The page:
- Jumpers Knee
- Patellar Tendinitis
- Patellar Tendinopathy
- Patellar Tendinosis
- Patellar tendon pain
- This page refers to tendinopathies of the Patellar Tendon
- 7% of 14-18 year old junior Australian basketball players had clinical signs of patellar tendinopathy
- The prevalence of patellar tendon pain was 5.8% among 760 athletes across 16 different sports
- Among Elite volleyball players, Ferretti found the incidence to be 22.8%
- Taunton found 4.8% of runners had patellar tendon pain
- Among Norwegian athletes, the overall prevalence was 14.2%, highest in volleyball (44.6%) and basketball (31.9%)
- Among non-elite athletes, the overall prevalence was 8.5% with the highest in volleyball (14.4%) (need citation)
- See: Tendinopathies (Main)
- Represents a common overuse injury of the knee extensor mechanism
- Can be seen acutely or chronically
- Sports that involve rapid changes of direction, jumping, and running such as basketball and volleyball
- Landing phase contributes more to injury than take off phase
- Occurs due to chronic repetitive tendon overload
- Microtrauma can lead to individual fibril degeneration due to stress across the tendon
- May result in weakening of the tissue
- Tension is greatest with increased knee flexion
- Other proposed theories of pathogenesis
- Nervous system
- Initially thought to be inflammatory, now considered a degenerative condition (tendinosis or tendinopathy)
- Patellar Apophysitis (Sinding-Larsen-Johnansson Disease)
- Tibial Tuberosity Apophysitis (Osgood Schalatters Disease)
- Patellofemoral Pain Syndrome (PFPS)
- Patellar Tendon
- Area of pathology
- Tends to occur at the inferior pole of the patella more commonly than tibial tuberosity
- Ice skating
- Intrinsic factors
- Single sport athletes in basketball, volleyball or soccer at 4x greater risk
- Among volleyball players
- Dislocations & Subluxations
- Muscle and Tendon Injuries
- Ligament Pathology
- Patellofemoral Pain Syndrome (PFPS)/ Anterior Knee Pain)
- Pediatric Considerations
- Onset of pain is typically insidious
- Patients will complain of knee pain just below the patella
- Initially pain is only after activity, then eventually during activity and potentially all the time
- Movie Theatre Sign: Patient can endorse pain after prolonged periods of sitting, for example in a movie theatre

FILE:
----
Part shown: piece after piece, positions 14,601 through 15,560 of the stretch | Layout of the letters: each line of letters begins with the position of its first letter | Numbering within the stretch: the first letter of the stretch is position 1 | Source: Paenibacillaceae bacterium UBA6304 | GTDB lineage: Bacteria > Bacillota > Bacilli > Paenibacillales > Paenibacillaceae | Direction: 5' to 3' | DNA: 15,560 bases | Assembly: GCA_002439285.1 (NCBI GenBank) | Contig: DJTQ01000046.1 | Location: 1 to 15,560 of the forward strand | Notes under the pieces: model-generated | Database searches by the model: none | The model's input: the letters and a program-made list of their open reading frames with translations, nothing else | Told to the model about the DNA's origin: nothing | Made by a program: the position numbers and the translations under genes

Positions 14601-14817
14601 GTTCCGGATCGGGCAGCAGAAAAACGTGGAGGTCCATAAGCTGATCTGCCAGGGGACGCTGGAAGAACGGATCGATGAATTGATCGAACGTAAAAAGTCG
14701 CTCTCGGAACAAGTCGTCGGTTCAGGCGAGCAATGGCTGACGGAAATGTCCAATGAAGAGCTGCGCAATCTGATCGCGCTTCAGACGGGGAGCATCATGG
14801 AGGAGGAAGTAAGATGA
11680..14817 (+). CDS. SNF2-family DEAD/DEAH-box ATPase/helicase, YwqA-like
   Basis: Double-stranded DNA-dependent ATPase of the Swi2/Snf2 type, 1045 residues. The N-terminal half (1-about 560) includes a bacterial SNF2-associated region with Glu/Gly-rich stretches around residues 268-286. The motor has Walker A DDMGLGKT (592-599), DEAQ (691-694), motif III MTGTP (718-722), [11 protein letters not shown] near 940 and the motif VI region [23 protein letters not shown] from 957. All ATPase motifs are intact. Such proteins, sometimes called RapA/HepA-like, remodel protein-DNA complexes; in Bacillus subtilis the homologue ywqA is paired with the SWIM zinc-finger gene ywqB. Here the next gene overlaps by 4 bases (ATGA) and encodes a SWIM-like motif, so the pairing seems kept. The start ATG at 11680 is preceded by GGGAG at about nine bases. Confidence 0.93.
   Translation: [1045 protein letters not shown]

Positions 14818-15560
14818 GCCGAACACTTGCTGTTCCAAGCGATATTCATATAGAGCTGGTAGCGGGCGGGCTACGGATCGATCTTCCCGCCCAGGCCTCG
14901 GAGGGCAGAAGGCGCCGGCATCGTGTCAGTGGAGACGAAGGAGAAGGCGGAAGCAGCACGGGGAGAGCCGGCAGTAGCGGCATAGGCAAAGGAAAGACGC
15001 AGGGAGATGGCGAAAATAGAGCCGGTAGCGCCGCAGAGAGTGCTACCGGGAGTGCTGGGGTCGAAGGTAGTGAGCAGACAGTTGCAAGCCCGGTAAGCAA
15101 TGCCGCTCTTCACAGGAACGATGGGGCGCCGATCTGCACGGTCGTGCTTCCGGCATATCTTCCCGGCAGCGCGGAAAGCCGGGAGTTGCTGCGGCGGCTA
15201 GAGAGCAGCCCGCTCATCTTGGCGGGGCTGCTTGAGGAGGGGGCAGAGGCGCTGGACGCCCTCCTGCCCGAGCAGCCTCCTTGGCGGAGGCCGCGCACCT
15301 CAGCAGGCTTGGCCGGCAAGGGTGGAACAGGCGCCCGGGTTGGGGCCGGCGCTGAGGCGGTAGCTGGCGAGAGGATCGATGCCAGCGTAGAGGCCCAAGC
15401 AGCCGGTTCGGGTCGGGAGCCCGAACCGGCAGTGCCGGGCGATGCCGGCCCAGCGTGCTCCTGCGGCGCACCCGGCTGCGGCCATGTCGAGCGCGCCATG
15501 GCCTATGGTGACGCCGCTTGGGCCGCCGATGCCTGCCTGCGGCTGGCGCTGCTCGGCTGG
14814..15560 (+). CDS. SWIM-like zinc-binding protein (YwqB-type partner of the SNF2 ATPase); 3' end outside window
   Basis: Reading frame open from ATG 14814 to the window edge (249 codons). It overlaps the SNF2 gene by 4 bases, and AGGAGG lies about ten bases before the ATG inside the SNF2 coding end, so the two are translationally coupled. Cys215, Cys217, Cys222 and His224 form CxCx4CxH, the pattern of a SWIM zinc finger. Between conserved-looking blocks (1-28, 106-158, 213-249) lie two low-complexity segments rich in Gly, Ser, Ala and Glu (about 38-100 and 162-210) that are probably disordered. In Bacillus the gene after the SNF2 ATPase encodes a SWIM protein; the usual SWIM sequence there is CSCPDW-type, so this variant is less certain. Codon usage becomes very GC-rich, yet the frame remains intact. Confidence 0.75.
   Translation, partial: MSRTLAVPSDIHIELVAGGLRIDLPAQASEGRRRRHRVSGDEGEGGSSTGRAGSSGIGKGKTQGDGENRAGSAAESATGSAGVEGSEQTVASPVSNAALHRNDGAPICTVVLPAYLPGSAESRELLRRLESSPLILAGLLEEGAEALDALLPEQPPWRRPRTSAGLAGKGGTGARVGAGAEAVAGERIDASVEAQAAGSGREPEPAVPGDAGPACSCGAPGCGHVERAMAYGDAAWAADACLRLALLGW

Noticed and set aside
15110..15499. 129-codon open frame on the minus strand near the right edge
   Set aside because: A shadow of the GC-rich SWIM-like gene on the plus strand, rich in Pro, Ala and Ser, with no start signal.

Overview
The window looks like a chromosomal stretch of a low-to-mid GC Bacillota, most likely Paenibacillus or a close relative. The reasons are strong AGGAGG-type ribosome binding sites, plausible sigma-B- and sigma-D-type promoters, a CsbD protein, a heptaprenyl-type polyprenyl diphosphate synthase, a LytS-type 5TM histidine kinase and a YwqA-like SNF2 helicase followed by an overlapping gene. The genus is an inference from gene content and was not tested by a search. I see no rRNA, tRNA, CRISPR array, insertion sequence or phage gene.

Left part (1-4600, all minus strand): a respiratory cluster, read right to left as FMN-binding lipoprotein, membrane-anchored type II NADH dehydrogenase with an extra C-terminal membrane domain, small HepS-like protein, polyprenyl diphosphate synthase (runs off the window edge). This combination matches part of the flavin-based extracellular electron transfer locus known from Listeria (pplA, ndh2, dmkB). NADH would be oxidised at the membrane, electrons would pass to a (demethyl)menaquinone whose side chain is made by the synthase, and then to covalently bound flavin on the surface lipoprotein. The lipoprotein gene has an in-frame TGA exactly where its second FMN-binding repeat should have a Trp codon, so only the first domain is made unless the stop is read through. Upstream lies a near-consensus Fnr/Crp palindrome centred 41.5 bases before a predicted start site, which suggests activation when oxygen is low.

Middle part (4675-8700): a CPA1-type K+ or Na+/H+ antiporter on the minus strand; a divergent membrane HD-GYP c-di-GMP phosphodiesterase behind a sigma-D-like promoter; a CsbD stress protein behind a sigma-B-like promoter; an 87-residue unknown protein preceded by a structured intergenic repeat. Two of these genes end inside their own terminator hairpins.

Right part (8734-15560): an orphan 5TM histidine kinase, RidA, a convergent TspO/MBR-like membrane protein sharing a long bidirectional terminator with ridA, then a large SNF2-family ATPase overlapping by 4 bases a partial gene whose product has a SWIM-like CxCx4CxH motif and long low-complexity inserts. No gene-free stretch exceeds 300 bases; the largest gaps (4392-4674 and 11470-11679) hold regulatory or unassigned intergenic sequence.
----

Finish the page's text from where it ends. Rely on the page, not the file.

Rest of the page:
- Physical Exam: Physical Exam Knee
- Swelling over the tendon may or may not be present
- Tenderness the inferior patella pole, along the tendon or at the tibial insertion
- Pain with resisted extension of the knee or with maximal stretching of the quadriceps
- Special Tests
- Bassets Sign: Tenderness of inferior patellar pole in extension but not in flexion
- Standard Radiographs Knee
- Radiographs are a common screening tool
- Typically normal
- Ultrasound can be used to evaluate tendon integrity
- Hyppoechoic areas
- Thickened tendon
- Neovascularization (chronic)
- Chronic cases
- Surgical planning
- Tendon thickening
- Increased signal on T1, T2
- Sometimes loss of posterior border of fat pad
Blazina Classification System
- Phase I: pain after activity only
- Phase II: pain during and after activity
- Phase III: persistent pain with or without activities, deterioration of performance
- Temporary discontinuation of offending sport
- Relative rest
- Ice Therapy
- Avoid complete immobilization to prevent atrophy
- Oral Medications
- Topical Nitroglycerin
- No significant difference between topical NO and placebo + eccentric training at 24 weeks, with both groups showing improvement
- Physical Therapy
- Avoidance of jumping activities with stretching after physical activity may help in early disease
- Individuals performing eccentric exercises improved significantly compared with those undergoing a concentric exercise program
- RCT: Progressive tendon-loading exercises (PTLE) resulted in a significantly better clinical outcome after 24 weeks than eccentric exercise therapy (EET)
- Consider Patellar Counterforce Strap
- Corticosteroid Injection
- Aprotinin Injection
- When compared to corticosteroids and placebo, aprotinin had 72% good/excellent results compared with 59% in the CSI group and 28% in the placebo group
- High risk of side effects including anaphylaxis, bovine spongiform encephalopathy
- Sclerosing Injection
- Platelet Rich Plasma
- Extracorporeal Shock Wave Therapy (ESWT)
- Consider Needle Tenotomy
- Consider Orthobiologics
- Refractory cases
- Open debridement
- Arthroscopic debridement
Rehab and Return to Play
- Early phase
- Pain reduction
- Quadriceps strengthening
- Isometric strengthening
- Late phase
- Begin when symptoms/ pain has resolved
- Start eccentric strengthening
Return to Play
- Needs to be updated
Complications and Prognosis
- General conservative management
- 90% of patients will have pain free return to play at 6 months (need citation)
- Open surgical debridement
- In 11 knees that failed conservative treatment, open debridement and drilling of the inferior pole of the patella produced 7 (64%) excellent, 3 (27%) good, and 1 (9%) poor result at an average of 2.1 years follow-up
- Other studies have produced similar results: Griffiths (86%), Feetti found 70% had excellent results and 82% returned to play
- Arthroscopic surgical debridement
- Patellar Tendon Rupture
- Chronic pain
- Inability to return to sport
- Sports Medicine Review Knee Pain: https://www.sportsmedreview.com/by-joint/knee/
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